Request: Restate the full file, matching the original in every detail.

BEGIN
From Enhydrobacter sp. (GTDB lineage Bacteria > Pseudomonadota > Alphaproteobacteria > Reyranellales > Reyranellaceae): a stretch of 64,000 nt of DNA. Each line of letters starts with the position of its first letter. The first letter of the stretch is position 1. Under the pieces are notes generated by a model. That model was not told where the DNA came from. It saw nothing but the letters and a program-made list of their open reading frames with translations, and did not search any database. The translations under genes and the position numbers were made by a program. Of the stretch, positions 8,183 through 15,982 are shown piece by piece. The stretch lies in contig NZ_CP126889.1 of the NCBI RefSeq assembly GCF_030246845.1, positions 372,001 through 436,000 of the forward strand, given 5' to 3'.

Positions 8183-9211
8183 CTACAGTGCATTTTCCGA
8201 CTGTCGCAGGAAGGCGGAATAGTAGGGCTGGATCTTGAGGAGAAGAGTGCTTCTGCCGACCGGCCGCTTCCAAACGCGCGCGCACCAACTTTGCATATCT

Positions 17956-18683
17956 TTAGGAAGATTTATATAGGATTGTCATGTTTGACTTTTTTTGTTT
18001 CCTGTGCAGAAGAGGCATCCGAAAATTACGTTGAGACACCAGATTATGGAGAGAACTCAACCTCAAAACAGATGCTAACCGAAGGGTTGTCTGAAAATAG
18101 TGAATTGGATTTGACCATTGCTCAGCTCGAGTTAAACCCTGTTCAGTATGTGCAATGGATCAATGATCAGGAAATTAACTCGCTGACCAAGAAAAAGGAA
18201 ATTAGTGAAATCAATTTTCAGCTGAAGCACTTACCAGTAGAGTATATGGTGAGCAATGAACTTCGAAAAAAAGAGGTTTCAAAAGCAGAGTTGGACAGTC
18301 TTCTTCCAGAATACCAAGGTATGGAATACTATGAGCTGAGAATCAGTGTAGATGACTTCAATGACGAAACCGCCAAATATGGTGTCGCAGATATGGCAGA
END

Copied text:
From Enhydrobacter sp. (GTDB lineage Bacteria > Pseudomonadota > Alphaproteobacteria > Reyranellales > Reyranellaceae): a stretch of 64,000 nt of DNA. Each line of letters starts with the position of its first letter. The first letter of the stretch is position 1. Under the pieces are notes generated by a model. That model was not told where the DNA came from. It saw nothing but the letters and a program-made list of their open reading frames with translations, and did not search any database. The translations under genes and the position numbers were made by a program. Of the stretch, positions 8,183 through 15,982 are shown piece by piece. The stretch lies in contig NZ_CP126889.1 of the NCBI RefSeq assembly GCF_030246845.1, positions 372,001 through 436,000 of the forward strand, given 5' to 3'.

Positions 8183-9211
8183 CTACAGTGCATTTTCCGA
8201 CTGTCGCAGGAAGGCGGAATAGTAGGGCTGGATCTTGAGGAGAAGAGTGCTTCTGCCGACCGGCCGCTTCCAAACGCGCGCGCACCAACTTTGCATATCT

Positions 17956-18683
17956 TTAGGAAGATTTATATAGGATTGTCATGTTTGACTTTTTTTGTTT
18001 CCTGTGCAGAAGAGGCATCCGAAAATTACGTTGAGACACCAGATTATGGAGAGAACTCAACCTCAAAACAGATGCTAACCGAAGGGTTGTCTGAAAATAG
18101 TGAATTGGATTTGACCATTGCTCAGCTCGAGTTAAACCCTGTTCAGTATGTGCAATGGATCAATGATCAGGAAATTAACTCGCTGACCAAGAAAAAGGAA
18201 ATTAGTGAAATCAATTTTCAGCTGAAGCACTTACCAGTAGAGTATATGGTGAGCAATGAACTTCGAAAAAAAGAGGTTTCAAAAGCAGAGTTGGACAGTC
18301 TTCTTCCAGAATACCAAGGTATGGAATACTATGAGCTGAGAATCAGTGTAGATGACTTCAATGACGAAACCGCCAAATATGGTGTCGCAGATATGGCAGA